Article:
“We want the consumers to feel responsible for these marvelous animals,” said O’Barry, who trained the dolphin Flipper for the 1960s television series. “These animals are dying to amuse you. It isn’t right.”

Antrim responds that the mortality rate has been cut in recent years as keepers learn more about accommodating the animals. With parks in San Diego, Orlando, Fla., San Antonio, Texas, and Aurora, Ohio, Sea World has 18 orcas, nine of which were born in captivity.

Watson, calling from Halifax, Nova Scotia, where he will soon lead an ocean-going expedition to interfere with Norwegian whalers, said “Free Willy” will put pressure on Sea World and other parts of “the marine amusement industry.”

“They say they love orcas but it’s because of the demand by the amusement industry that a slave-trade for whales has grown up,” Watson said. “A captured whale can go for $1 million because of the demand. Maybe ‘Free Willy’ will help end the demand.”

There are indications that box office for “Free Willy” will be boffo. Initial critical reviews have been positive, and previews, for example, in suburban San Diego were sold out 24 hours in advance with minimal advertising and hundreds of parents and children were turned away.

Richard Donner, one of two executive producers of “Free Willy,” also included environmental messages in “Lethal Weapon” and “Lethal Weapon II,” which he directed. In “Lethal Weapon,” Mel Gibson is scolded by the daughter of Danny Glover for blithely eating a tuna sandwich from a seafood company that supposedly kills dolphins.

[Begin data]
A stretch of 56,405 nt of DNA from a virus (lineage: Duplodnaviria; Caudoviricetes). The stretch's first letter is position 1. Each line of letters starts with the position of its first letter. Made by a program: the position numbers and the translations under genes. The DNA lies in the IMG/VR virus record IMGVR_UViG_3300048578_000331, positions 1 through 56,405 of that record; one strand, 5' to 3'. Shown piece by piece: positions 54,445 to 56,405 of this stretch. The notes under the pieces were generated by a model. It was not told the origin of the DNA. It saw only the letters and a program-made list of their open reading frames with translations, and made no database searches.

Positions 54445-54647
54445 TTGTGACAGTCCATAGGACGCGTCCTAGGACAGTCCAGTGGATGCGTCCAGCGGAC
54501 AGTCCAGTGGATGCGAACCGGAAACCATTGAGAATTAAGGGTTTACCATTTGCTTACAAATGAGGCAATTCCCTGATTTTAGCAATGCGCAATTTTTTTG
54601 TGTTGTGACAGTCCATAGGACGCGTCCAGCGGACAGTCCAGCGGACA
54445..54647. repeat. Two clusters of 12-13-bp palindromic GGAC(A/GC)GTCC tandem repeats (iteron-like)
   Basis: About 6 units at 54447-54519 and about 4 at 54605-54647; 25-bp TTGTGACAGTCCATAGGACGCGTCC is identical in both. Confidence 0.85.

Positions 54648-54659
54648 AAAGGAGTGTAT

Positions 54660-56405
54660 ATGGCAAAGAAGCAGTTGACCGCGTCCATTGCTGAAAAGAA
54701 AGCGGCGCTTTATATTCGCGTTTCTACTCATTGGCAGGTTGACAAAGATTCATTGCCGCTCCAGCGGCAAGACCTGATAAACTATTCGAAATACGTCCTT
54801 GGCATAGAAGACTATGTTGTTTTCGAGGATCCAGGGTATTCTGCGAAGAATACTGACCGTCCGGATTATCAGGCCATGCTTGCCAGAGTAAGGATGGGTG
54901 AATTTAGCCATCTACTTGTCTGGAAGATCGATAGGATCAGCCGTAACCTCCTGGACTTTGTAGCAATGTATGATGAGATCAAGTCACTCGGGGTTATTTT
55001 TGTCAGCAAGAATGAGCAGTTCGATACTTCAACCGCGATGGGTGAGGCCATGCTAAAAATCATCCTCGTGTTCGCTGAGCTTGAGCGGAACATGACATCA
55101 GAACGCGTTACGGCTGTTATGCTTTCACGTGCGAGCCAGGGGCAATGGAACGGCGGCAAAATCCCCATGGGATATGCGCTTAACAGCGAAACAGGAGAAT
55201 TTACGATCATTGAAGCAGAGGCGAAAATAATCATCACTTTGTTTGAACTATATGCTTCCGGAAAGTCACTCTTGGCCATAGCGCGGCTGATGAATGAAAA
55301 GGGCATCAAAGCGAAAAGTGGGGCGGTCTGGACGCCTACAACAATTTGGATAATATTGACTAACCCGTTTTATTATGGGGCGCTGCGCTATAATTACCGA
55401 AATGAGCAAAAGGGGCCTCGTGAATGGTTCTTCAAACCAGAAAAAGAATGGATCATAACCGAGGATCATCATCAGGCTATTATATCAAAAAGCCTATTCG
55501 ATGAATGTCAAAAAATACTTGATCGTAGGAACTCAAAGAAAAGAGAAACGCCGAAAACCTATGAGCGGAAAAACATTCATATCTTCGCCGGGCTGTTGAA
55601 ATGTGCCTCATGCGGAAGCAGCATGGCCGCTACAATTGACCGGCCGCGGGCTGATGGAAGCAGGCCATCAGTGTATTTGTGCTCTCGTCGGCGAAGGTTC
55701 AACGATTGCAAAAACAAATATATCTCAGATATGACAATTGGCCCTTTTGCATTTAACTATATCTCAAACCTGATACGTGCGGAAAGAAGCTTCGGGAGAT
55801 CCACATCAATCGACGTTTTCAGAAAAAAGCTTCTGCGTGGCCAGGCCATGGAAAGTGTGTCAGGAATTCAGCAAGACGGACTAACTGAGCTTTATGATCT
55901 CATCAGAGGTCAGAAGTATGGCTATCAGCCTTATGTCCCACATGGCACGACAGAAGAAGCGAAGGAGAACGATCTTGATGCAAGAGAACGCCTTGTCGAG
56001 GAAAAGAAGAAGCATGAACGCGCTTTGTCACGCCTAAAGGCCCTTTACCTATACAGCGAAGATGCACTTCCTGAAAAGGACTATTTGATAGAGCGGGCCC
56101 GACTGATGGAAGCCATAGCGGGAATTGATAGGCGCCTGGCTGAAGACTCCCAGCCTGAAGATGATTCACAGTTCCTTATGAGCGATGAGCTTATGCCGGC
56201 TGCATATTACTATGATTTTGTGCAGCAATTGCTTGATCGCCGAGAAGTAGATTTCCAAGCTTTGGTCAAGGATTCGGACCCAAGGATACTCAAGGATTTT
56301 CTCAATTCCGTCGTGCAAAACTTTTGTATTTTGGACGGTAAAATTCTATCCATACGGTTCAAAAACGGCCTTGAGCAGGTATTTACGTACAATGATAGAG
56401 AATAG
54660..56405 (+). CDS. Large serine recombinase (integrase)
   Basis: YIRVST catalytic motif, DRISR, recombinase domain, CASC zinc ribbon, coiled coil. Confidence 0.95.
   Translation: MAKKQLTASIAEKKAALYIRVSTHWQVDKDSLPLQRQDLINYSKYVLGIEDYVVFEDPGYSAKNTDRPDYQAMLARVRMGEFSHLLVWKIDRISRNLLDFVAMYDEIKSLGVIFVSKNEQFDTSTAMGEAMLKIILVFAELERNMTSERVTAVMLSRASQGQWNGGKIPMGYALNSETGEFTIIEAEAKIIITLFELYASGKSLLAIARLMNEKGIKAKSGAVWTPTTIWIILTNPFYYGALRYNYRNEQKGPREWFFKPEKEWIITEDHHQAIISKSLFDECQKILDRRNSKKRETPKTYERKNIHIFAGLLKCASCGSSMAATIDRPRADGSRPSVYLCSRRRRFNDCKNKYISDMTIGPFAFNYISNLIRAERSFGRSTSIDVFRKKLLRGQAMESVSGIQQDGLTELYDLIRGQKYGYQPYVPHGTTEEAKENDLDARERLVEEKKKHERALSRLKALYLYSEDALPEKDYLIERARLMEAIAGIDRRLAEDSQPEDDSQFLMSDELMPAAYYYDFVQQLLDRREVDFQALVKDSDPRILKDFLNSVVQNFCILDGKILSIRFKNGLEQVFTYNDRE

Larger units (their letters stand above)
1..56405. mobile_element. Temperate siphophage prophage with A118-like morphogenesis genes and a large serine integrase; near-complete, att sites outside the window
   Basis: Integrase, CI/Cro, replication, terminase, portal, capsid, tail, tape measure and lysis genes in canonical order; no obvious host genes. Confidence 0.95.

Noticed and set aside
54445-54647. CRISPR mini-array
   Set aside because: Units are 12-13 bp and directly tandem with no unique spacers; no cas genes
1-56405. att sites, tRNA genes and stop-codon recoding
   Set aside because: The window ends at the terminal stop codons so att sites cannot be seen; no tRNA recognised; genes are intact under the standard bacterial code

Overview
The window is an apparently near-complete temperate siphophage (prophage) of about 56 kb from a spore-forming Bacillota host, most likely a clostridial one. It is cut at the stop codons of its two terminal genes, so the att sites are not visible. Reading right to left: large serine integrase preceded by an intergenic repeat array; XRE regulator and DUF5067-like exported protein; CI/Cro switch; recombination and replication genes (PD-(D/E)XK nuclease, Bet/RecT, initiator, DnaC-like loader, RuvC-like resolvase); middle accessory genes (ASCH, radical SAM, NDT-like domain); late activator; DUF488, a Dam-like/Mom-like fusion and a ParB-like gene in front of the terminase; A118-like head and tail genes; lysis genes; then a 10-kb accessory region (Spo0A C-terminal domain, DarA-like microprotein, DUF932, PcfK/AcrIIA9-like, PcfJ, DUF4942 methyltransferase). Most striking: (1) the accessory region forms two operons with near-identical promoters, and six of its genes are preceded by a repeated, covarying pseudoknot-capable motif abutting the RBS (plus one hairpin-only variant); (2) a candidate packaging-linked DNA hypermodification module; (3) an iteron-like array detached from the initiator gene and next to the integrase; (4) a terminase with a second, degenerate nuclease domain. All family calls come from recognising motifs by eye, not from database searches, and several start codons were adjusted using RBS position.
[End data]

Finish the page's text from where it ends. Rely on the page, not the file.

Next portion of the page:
The environmental activists say “Free Willy” captures some of the most depressing aspects of orca life in captivity: The frantic reaction of orcas when captured in the wild and separated from their “pods,” the undersized tanks at theme parks, the disrespect shown by visitors and keepers, and the “drooping fin syndrome” where orcas lose the will to keep their fins erect.

But Antrim said “Free Willy” includes significant errors.

Among other things, he said the friendship between the boy and Willy occurs too quickly and gives the erroneous impression that orcas are docile. Also, he said that the specter of orcas being fed the wrong food and harassed by visitors pounding on their glass enclosures would never occur at Sea World.

“The whales and the other animals are the highest priority at any park where they’re kept,” Antrim said.

Willy in “Free Willy” is a combination of reality and special effects. In some scenes, a high-tech robot covered in 3,000 pounds of eurythane rubber is used, in others the footage is of Keiko, a real-life 22-foot, 7,000-pound orca kept at El Nuevo Reino Aventura, an amusement park in Mexico City.

The use of the latter has caused the movie-makers some consternation. “It’s time to free the real Willy,” said O’Barry of the Dolphin Project.

Publicists for the film were quick to point out that Keiko’s veterinarian has said that Keiko has a skin condition near his pectoral fins and tail flukes that makes him a bad candidate for being returned to the ocean.

“Everybody says orcas cannot be released because no one has ever done it,” said Jerye Mooney, marine mammal coordinator for the Fund For Animals. “It’s time to start. That’s the message of ‘Free Willy.”’